Dead Men Left

Friday, April 08, 2005

Broad churches, gaping deficits

Seamus Milne has very well summarised the predicament of the left in Britain. Rightly dismissing the Liberal Democrats as having "supported the occupation of Iraq and moved sharply to the right", he also acknowledges New Labour's extremely limited achievements are enough to differentiate them from the Tories.

His conclusion mirrors remarks made by Galloway on Question Time last week:

The fact that vast swathes of public opinion effectively now have no voice inside the main parties demonstrates that the political system isn't working - and the Iraq war has made that crisis of representation much sharper. A two-party system can only function if both main parties are broad coalitions. By moving Labour so far to the right while silencing those on his left, Blair has made that impossible. The battle inside Labour for a change of direction will have to begin the day after the election - or the current process of political and electoral disintegration may become unstoppable.

The argument that Respect is starting to win, if hints and whispers from certain people are anything to go by, is that the bigger our vote on May 5, the better for the Labour left. Blair has already tacitly admitted that taking the left for granted through "triangulation" is no longer working: hence the trumpeting of increased public spending, the fuss made about the New Deal and the minimum wage, and the parading of Gordon Brown as New Labour's left-wing crusader. Left-wing Labour voters are demonstrating that there is an alternative to New Labour; unfortunately, at the moment the biggest beneficiaries are the None of the Above party, and - even worse - the Liberal Democrats.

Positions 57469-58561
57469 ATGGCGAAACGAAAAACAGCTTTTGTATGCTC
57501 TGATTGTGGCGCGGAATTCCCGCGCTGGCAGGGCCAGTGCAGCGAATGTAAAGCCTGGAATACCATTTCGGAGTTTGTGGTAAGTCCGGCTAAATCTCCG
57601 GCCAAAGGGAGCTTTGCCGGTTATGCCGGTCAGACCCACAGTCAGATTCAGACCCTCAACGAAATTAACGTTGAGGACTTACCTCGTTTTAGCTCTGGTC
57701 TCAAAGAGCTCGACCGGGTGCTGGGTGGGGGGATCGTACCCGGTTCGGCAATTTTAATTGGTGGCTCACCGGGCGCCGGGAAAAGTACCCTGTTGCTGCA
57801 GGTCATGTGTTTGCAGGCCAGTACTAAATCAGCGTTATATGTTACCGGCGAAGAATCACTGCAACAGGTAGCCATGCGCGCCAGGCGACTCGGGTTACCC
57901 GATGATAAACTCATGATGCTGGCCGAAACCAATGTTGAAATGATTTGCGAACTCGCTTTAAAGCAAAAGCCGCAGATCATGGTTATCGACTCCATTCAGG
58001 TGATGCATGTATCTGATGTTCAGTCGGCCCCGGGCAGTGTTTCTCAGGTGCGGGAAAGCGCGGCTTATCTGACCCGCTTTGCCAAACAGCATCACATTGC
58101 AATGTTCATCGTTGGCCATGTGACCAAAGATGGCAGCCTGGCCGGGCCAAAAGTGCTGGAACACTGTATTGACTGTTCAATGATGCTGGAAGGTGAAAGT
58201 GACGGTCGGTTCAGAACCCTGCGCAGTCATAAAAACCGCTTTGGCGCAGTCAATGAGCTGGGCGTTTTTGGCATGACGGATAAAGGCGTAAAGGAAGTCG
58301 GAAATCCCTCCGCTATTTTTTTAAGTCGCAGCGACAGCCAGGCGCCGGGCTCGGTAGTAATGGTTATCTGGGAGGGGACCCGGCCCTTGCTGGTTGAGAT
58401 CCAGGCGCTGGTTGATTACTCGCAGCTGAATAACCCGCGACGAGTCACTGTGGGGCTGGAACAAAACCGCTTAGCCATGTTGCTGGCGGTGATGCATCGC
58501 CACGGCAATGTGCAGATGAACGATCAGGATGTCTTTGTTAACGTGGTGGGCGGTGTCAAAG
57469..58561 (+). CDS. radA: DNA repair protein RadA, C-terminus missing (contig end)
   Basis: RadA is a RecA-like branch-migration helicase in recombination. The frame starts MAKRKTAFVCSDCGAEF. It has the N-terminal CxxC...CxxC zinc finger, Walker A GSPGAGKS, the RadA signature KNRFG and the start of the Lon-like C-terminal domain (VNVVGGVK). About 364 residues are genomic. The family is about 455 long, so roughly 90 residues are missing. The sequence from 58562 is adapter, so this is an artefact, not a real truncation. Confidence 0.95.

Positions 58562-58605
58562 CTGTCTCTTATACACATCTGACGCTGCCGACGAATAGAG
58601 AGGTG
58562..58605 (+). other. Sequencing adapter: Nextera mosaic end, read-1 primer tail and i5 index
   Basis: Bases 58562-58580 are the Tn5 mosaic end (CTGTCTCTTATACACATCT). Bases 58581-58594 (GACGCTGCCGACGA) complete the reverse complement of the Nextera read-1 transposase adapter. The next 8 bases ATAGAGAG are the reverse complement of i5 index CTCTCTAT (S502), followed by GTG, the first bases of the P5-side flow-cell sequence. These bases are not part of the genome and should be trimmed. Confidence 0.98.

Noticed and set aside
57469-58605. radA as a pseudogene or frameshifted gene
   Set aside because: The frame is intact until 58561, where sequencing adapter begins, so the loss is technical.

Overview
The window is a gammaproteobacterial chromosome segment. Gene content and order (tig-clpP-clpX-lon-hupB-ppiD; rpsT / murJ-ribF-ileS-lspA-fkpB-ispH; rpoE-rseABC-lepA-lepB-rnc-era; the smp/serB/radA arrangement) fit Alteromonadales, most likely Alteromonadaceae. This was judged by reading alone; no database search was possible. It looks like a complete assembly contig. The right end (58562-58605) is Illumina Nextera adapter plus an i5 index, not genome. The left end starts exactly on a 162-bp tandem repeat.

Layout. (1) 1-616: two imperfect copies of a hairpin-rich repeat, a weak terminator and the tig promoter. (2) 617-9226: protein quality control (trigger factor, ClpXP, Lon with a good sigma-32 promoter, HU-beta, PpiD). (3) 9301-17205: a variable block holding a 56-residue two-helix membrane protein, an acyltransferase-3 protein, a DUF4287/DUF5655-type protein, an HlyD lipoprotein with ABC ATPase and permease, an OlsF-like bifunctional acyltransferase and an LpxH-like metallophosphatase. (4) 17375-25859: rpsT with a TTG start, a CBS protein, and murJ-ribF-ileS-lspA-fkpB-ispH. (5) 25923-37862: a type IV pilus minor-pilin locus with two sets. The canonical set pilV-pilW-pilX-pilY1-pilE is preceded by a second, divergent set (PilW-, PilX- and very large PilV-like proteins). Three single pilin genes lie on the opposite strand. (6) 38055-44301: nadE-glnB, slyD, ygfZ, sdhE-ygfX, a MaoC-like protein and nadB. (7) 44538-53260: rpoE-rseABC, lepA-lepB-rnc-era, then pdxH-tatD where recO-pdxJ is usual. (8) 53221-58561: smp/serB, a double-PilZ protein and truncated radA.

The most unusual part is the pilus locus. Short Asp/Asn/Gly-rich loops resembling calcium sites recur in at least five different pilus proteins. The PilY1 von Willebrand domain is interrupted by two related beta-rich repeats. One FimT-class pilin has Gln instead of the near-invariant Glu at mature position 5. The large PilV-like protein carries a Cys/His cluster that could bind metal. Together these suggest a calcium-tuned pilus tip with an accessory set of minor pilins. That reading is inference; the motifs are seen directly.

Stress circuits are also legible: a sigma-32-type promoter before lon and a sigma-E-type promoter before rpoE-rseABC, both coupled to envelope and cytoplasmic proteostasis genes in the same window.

However, it's the vote for Respect that will send the clearest, most unambiguous signal possible to the Labour leadership. Tactically, left-wingers inside the Labour Party should be doing whatever they can towards returning Galloway and the other candidates to Parliament. What Milne suggests in his conclusion is that there is a strategic question involved, however, and one that may become exceptionally sharp after the election: are we building Respect as (little more than) a one-off ginger group upon the Labour Party, or as a long-term project to reforge the left?

The answer depends to a large part on our estimation of the Labour Party's historic role as a credible vehicle for socialist advance; and on the extent to which New Labour has disabled Labour's internal democracy. My own answer would be that Labour has persistently failed the often minimal aspirations of its members and supporters, for numerous reasons, and that the Blair clique have so damaged the Party's vital organs that there is little hope for recovery even to that minimum. The debate, however, is in no way settled, and is likely to become all the sharper if Respect makes the breakthrough it is hoping for.